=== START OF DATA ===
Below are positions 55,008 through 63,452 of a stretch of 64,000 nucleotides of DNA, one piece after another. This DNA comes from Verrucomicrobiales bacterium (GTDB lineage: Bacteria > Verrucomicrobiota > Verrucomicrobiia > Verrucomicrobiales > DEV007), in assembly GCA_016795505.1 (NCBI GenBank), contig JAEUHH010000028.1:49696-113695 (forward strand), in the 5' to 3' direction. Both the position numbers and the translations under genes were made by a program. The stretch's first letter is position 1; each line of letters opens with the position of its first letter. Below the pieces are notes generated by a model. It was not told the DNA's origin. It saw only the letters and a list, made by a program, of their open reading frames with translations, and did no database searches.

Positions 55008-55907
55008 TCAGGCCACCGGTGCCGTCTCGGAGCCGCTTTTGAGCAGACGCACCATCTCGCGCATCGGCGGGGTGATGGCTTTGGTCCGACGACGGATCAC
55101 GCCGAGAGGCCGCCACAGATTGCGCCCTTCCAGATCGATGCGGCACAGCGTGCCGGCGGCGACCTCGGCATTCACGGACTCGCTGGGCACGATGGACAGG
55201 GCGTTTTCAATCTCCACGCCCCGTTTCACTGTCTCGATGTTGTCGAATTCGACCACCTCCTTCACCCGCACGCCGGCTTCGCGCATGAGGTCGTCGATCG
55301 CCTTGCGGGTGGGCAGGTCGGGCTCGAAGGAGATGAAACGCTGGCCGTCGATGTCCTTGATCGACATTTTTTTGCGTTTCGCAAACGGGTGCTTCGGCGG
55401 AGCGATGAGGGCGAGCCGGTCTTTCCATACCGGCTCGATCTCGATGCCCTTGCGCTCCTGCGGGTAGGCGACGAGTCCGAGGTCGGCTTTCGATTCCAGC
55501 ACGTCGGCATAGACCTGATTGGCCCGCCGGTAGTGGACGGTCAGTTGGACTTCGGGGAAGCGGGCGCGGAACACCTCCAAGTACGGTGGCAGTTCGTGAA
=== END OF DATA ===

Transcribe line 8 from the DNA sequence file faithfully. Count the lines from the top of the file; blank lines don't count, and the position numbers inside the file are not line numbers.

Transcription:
55501 ACGTCGGCATAGACCTGATTGGCCCGCCGGTAGTGGACGGTCAGTTGGACTTCGGGGAAGCGGGCGCGGAACACCTCCAAGTACGGTGGCAGTTCGTGAA